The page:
Barbara asks:

My 16-year-old son earned $1,250.00 in modeling income this year. He was issued a 1099-MISC and his income was reported in Box 7. Does he have to report this income and pay a self employment tax?

Initially when I first started reading your e-mail, I thought it was going to be a kiddie tax issue. Thank Goodness it’s not. To answer your question, in one word, yes.

For dependents — and at 16, I imagine he’s still someone’s dependent — a return is usually not required unless any of the below apply:

  • Unearned income (think dividends, interest, etc.) was over $950.
  • Earned income was over $5,700
  • Gross Income exceeded the larger of $950 or earned income (not to more than $5,400) plus $300

And since the income your son received is considered earned income, and it wasn’t more than $5,700, on that front he’s fine.

Now, even if the above criteria aren’t met, as long as your son earned more than $400 of self-employed income, then he’s required to file a return and report self-employment tax.

Self-employment taxes are simply the employer and the employee portion of social security and medicare taxes. Both of which would have been deducted from wages if you receive a paycheck. Your employee would then match these taxes (except for in 2010).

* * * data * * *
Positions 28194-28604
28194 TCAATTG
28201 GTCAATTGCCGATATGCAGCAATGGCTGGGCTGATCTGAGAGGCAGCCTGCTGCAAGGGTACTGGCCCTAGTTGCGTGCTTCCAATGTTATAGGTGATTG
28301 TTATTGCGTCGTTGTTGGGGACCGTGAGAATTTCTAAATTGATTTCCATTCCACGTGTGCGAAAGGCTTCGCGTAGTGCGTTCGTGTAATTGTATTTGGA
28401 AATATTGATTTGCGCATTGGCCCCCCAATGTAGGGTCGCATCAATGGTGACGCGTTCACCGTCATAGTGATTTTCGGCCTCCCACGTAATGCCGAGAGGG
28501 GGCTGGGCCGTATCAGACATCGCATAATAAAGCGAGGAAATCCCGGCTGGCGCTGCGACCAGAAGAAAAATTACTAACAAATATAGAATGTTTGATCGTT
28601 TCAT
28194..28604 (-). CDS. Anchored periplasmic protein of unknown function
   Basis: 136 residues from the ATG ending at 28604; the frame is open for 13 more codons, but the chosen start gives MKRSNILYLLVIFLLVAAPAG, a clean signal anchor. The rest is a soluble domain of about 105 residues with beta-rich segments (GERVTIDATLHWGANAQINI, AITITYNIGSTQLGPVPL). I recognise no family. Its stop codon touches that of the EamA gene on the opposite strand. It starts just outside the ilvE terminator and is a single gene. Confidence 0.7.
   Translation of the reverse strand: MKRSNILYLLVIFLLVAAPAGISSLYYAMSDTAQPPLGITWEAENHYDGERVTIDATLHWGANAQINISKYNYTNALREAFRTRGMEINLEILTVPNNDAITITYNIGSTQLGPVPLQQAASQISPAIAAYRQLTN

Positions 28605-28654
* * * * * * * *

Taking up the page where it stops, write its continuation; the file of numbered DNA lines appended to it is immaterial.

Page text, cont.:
Quick note: When I originally published this post, I neglected to mention the implications of self-employment tax.

Disclaimer: like any decent tax professional will tell you, since you’re not currently a client of mine—though you can be—it’s almost impossible to provide complete and accurate tax advice over the internet without being aware of the taxpayer’s entire situation; therefore, I suggest you consult your tax professional before relying solely on any information provided on this site.

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Taxpayer says:

Hello and thank you for your helpful website! I have been unable to find an answer to this question and I hope you can help.

I live in California and work part-time for a small business that is a corporation. I will be moving to Texas and my current employer and I have agreed that I would begin working for myself as an accountant. I will get a business license and be working for the same company as a bookkeeper. I will set my own schedule and help with payroll taxes and basic accounting for the company.